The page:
Hi all friends! It’s not easy keeping satellite technology working in this environment. I had a power supply problem for six days – but the blog posts have been written and the camera is hot! So, I will publish three posts, one per day in order to get on track again! You will soon find out where I am today!
We needed six hours to trekk 11 km up to Interim Camp at 5735m. The weather was just great this year with blue sky, good wind and temperature. It was a great asset to me knowing especially the track during the last hour because it’s tough and when you see the camp you easily get fooled and think you’re done in 15 min and it’s still an hour to go through due to a big valley in the glacier. We had more water in the glacier river this year which made the hill through the glacier slippery.
First we planned two nights in the camp but ended upp staying three nights due to weather conditions. One night we had lots of wind and snow and we had -10 in the morning. This is when you pull out your skills and stay close to your own body reading everything. This is a place with no escape, you have to fix what’s wrong immediately.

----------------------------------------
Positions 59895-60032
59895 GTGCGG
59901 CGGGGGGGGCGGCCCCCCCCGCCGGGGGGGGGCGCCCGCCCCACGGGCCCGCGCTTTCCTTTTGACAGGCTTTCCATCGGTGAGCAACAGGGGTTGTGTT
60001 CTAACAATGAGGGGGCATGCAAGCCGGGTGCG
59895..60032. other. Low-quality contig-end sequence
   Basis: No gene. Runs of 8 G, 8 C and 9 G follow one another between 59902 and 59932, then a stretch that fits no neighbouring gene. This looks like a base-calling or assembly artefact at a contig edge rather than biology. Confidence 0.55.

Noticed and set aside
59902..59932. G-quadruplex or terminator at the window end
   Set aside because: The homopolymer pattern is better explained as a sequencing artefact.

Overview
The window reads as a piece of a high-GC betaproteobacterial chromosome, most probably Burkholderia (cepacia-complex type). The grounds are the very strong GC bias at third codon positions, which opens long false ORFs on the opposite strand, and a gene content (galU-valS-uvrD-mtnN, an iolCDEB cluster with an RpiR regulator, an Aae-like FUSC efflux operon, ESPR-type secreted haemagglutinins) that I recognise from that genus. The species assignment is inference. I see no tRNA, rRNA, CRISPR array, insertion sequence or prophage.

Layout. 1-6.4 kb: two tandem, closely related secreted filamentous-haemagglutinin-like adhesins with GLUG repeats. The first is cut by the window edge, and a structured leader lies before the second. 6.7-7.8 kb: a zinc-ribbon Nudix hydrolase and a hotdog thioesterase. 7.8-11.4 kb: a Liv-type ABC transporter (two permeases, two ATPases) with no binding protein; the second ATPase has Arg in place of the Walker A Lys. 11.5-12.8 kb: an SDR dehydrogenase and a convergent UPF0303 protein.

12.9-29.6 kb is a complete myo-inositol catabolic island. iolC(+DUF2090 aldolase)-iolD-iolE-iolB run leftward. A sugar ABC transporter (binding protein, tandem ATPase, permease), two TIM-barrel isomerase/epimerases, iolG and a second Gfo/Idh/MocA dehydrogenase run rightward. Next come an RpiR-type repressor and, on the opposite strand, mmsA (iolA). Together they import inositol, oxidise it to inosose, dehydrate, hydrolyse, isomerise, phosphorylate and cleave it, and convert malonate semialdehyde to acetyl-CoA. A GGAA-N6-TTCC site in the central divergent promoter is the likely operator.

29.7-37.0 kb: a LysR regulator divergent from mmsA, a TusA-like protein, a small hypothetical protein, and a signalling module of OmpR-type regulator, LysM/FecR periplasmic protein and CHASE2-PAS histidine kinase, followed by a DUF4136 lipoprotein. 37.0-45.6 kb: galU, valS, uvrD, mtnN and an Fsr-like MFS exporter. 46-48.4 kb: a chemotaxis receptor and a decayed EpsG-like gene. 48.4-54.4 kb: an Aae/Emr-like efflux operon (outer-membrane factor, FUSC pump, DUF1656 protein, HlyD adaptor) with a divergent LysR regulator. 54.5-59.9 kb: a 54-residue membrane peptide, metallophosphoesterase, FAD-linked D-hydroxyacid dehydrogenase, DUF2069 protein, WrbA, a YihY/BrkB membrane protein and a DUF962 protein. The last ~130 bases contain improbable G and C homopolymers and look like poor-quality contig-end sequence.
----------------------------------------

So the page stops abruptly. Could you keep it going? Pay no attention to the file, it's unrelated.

One kitchen boy became altitude sick at ABC and had to be sent down in BC for rest. A second kitchen boy’s mother past away home when he was in the camp. I won’t write about his reactions with respect to him but I was very touched by them. The Sherpa team supported in the best way but the only efficient activity was to get him down to BC and to his home village asap.
Daily we test our bodies with a trekk to 6000m which is good for our acclimatization. Every time we do this our bodies get better acclimatized.
Interim Camp is a special place because it’s so obvious you are sitting on top of a gigantic glacier with probably 100m of ice under your feet and 300m wide. During night it makes noises in terms of cracks. These cracks in combination with the rockfalls can sometimes make you stay awake. The yaks sleep very close to our tents and the only thing that at night would make them lift on the head is me creeping out of the tent for a pee. In the darkness small lights like tiny lightbulbs appear in the yak eye reflection of my LED-headlamp. They don’t seem to be bothered by the cracks and rock falls, but my little activity makes them lookup.
Soon- next step Advanced Base Camp!